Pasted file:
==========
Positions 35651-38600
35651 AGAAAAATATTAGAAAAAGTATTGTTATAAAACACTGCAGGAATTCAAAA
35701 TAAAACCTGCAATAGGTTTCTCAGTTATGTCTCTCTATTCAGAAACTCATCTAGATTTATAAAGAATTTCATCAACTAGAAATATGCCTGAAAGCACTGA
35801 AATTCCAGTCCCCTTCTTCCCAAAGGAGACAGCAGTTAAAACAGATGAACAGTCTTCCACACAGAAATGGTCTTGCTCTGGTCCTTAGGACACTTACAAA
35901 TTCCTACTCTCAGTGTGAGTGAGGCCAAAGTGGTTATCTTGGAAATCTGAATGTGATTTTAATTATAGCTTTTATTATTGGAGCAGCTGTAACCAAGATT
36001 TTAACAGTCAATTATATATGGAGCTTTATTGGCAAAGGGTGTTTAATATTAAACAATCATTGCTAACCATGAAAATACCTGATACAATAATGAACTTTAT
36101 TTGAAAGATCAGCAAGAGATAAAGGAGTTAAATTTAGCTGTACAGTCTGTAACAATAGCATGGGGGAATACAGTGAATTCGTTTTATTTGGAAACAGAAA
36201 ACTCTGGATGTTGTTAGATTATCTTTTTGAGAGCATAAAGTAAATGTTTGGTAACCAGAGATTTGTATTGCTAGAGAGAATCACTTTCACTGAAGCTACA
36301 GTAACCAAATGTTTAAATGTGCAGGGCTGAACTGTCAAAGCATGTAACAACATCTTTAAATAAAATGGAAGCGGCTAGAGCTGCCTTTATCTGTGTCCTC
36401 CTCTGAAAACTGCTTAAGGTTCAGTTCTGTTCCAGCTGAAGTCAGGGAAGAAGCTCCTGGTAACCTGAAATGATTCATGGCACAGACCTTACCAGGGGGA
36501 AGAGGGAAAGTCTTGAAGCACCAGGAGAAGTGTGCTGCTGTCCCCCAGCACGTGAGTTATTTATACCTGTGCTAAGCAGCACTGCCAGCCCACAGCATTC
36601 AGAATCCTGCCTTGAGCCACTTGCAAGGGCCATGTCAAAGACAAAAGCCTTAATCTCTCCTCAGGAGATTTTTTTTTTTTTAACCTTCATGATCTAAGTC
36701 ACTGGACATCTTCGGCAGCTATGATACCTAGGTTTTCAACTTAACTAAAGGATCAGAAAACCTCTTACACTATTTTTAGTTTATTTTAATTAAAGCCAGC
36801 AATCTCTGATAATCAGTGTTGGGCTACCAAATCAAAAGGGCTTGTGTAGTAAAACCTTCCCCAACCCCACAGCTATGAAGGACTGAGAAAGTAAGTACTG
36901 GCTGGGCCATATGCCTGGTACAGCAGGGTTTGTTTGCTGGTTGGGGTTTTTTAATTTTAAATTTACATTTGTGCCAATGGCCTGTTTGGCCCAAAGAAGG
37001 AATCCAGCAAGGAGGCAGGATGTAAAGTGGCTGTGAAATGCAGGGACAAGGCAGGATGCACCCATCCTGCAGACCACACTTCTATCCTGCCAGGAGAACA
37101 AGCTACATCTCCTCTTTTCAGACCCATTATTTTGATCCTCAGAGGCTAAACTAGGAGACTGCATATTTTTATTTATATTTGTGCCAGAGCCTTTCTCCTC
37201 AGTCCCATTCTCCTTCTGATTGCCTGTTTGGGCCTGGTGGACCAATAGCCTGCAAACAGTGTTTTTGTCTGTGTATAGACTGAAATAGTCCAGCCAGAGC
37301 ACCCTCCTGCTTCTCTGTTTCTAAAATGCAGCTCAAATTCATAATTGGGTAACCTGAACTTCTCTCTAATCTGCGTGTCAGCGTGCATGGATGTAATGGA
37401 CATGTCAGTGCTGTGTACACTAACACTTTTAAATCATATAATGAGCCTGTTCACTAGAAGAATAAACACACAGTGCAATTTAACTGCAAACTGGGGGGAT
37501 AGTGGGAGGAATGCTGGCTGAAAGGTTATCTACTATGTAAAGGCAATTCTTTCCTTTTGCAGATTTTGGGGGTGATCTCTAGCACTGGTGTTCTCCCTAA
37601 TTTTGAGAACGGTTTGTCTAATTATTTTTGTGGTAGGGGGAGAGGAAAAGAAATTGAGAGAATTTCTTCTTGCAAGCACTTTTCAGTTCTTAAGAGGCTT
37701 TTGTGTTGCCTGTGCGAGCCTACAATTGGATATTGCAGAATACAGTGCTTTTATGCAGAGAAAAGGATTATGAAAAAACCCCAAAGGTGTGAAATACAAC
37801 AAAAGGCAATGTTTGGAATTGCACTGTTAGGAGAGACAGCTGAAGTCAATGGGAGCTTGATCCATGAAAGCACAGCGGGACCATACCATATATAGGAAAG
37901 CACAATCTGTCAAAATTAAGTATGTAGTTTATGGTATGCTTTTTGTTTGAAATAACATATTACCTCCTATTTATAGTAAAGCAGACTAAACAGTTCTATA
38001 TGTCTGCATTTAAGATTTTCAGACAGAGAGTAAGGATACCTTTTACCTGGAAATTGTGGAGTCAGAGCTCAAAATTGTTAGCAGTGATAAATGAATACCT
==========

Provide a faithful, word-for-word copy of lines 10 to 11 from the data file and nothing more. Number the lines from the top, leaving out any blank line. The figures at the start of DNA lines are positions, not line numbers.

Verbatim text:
36401 CTCTGAAAACTGCTTAAGGTTCAGTTCTGTTCCAGCTGAAGTCAGGGAAGAAGCTCCTGGTAACCTGAAATGATTCATGGCACAGACCTTACCAGGGGGA
36501 AGAGGGAAAGTCTTGAAGCACCAGGAGAAGTGTGCTGCTGTCCCCCAGCACGTGAGTTATTTATACCTGTGCTAAGCAGCACTGCCAGCCCACAGCATTC